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November 1984

Age-Related Macular Degeneration and Blindness due to Neovascular Maculopathy

Author Affiliations

From the National Eye Institute, National Institutes of Health, Bethesda, Md (Dr Ferris); the Wilmer Institute, The Johns Hopkins Hospital, Baltimore (Dr Fine); and the State University of New York, Stony Brook (Dr Hyman).

Arch Ophthalmol. 1984;102(11):1640-1642. doi:10.1001/archopht.1984.01040031330019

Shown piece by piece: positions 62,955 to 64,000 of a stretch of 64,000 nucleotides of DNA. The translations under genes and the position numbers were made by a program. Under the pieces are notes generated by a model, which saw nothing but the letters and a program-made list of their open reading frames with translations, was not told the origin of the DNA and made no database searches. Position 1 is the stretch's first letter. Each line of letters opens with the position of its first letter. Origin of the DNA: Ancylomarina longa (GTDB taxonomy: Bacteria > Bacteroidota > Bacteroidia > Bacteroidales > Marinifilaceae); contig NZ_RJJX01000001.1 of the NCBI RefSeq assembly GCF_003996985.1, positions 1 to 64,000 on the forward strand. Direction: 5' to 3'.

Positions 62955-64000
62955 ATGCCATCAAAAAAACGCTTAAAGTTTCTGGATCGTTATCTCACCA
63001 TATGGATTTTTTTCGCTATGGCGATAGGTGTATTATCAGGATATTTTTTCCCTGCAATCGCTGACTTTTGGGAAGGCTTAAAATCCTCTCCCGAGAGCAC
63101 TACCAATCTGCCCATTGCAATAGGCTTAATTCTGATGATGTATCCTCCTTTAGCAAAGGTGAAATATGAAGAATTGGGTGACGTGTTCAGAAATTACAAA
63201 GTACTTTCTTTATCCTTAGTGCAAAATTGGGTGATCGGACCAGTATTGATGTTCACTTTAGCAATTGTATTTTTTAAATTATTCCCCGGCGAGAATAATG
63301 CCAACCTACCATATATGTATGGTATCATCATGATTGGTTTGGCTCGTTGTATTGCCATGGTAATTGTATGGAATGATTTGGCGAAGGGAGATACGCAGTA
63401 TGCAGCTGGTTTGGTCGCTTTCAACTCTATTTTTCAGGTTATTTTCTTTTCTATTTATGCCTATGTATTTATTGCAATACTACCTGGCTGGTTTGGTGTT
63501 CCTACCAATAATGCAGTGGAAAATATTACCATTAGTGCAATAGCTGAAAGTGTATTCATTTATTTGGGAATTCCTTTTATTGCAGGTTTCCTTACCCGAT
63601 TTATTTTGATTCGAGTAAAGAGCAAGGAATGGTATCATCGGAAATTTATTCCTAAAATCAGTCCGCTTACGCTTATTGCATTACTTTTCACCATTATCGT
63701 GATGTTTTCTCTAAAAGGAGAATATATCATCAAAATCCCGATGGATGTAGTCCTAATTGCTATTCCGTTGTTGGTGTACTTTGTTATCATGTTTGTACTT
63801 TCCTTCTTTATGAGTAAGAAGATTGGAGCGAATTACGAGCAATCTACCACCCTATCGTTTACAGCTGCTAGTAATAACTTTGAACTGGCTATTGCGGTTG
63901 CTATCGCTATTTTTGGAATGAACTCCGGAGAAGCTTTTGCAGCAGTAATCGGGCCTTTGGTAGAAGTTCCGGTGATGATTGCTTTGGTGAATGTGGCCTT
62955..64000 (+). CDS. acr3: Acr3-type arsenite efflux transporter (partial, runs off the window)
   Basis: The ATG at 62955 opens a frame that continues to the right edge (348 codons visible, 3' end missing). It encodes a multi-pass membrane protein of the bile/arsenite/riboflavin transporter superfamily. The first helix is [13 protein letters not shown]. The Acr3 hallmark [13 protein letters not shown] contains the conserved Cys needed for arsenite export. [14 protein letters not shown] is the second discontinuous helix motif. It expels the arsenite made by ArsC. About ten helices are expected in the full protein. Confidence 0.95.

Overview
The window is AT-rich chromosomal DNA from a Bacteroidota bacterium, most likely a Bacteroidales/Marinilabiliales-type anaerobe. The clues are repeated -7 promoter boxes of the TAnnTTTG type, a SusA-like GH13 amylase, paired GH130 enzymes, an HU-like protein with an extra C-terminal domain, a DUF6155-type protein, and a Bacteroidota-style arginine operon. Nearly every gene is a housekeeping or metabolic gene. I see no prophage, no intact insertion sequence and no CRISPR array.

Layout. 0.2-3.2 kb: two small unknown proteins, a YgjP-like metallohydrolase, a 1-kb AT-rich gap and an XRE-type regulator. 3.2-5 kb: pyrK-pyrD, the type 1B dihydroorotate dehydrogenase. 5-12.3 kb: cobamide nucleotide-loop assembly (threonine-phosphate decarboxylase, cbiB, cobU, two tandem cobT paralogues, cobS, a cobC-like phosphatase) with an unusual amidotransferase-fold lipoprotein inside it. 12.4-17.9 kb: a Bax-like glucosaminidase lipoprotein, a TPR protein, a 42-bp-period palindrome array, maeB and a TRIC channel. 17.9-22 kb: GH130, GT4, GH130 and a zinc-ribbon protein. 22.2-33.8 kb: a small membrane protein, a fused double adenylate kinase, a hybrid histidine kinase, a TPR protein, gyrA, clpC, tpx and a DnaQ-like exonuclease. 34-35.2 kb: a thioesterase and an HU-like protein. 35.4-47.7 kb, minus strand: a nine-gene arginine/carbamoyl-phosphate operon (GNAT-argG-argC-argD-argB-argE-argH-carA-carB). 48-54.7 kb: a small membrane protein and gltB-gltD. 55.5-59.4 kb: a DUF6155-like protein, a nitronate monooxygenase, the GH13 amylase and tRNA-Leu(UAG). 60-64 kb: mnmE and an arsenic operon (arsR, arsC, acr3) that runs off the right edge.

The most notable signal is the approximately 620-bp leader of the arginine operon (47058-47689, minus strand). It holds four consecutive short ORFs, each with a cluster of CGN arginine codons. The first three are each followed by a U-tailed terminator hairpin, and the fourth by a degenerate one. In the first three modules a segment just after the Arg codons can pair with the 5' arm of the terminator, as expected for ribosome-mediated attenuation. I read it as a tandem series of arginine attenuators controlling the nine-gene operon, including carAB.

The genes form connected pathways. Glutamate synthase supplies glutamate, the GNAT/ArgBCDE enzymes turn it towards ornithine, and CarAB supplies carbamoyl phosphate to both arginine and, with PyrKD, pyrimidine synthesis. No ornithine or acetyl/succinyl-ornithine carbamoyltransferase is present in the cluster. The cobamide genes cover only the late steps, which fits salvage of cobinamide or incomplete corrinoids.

• Age-related macular degeneration (AMD) is one of the four most common causes of blindness in the United States. Retinal manifestations of AMD can be categorized as either atrophic or neovascular/exudative. To the best of our knowledge, the proportion of patients legally blind due to the neovascular/exudative manifestations of this disease has not been previously reported. Data from two studies, the Framingham Eye Study and a large case-control study, demonstrate that the vast majority of patients with legal blindness due to AMD have the neovascular/exudative form of the disease. Seventy-nine percent of eyes legally blind due to AMD in the Framingham population and 90% of eyes legally blind due to AMD in the case-control study had neovascular/exudative retinopathy. This is in spite of the fact that neovascular/exudative retinopathy is a relatively infrequent complication of AMD.